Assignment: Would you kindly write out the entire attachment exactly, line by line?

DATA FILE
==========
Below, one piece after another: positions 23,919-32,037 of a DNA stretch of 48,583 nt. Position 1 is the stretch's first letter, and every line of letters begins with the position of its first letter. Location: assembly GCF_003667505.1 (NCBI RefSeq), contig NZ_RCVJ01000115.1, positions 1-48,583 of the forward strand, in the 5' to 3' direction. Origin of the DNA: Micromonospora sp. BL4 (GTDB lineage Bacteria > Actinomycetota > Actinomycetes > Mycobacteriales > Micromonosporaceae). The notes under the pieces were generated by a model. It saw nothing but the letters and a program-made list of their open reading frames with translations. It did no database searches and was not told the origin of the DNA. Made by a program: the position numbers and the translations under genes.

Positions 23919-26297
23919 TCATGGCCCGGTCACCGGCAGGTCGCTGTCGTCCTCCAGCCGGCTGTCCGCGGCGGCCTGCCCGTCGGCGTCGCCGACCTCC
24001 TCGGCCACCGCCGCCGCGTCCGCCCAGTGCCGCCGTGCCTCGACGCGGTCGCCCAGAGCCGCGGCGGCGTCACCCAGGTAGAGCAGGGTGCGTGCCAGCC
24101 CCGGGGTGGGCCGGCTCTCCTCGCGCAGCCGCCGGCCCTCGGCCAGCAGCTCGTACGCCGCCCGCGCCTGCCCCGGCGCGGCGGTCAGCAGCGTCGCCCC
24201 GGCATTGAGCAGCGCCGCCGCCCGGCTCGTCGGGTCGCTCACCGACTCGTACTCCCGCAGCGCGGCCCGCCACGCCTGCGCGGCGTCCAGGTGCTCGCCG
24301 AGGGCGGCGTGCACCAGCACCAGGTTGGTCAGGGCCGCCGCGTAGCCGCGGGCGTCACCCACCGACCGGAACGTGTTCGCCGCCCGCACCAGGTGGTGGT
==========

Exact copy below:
Below, one piece after another: positions 23,919-32,037 of a DNA stretch of 48,583 nt. Position 1 is the stretch's first letter, and every line of letters begins with the position of its first letter. Location: assembly GCF_003667505.1 (NCBI RefSeq), contig NZ_RCVJ01000115.1, positions 1-48,583 of the forward strand, in the 5' to 3' direction. Origin of the DNA: Micromonospora sp. BL4 (GTDB lineage Bacteria > Actinomycetota > Actinomycetes > Mycobacteriales > Micromonosporaceae). The notes under the pieces were generated by a model. It saw nothing but the letters and a program-made list of their open reading frames with translations. It did no database searches and was not told the origin of the DNA. Made by a program: the position numbers and the translations under genes.

Positions 23919-26297
23919 TCATGGCCCGGTCACCGGCAGGTCGCTGTCGTCCTCCAGCCGGCTGTCCGCGGCGGCCTGCCCGTCGGCGTCGCCGACCTCC
24001 TCGGCCACCGCCGCCGCGTCCGCCCAGTGCCGCCGTGCCTCGACGCGGTCGCCCAGAGCCGCGGCGGCGTCACCCAGGTAGAGCAGGGTGCGTGCCAGCC
24101 CCGGGGTGGGCCGGCTCTCCTCGCGCAGCCGCCGGCCCTCGGCCAGCAGCTCGTACGCCGCCCGCGCCTGCCCCGGCGCGGCGGTCAGCAGCGTCGCCCC
24201 GGCATTGAGCAGCGCCGCCGCCCGGCTCGTCGGGTCGCTCACCGACTCGTACTCCCGCAGCGCGGCCCGCCACGCCTGCGCGGCGTCCAGGTGCTCGCCG
24301 AGGGCGGCGTGCACCAGCACCAGGTTGGTCAGGGCCGCCGCGTAGCCGCGGGCGTCACCCACCGACCGGAACGTGTTCGCCGCCCGCACCAGGTGGTGGT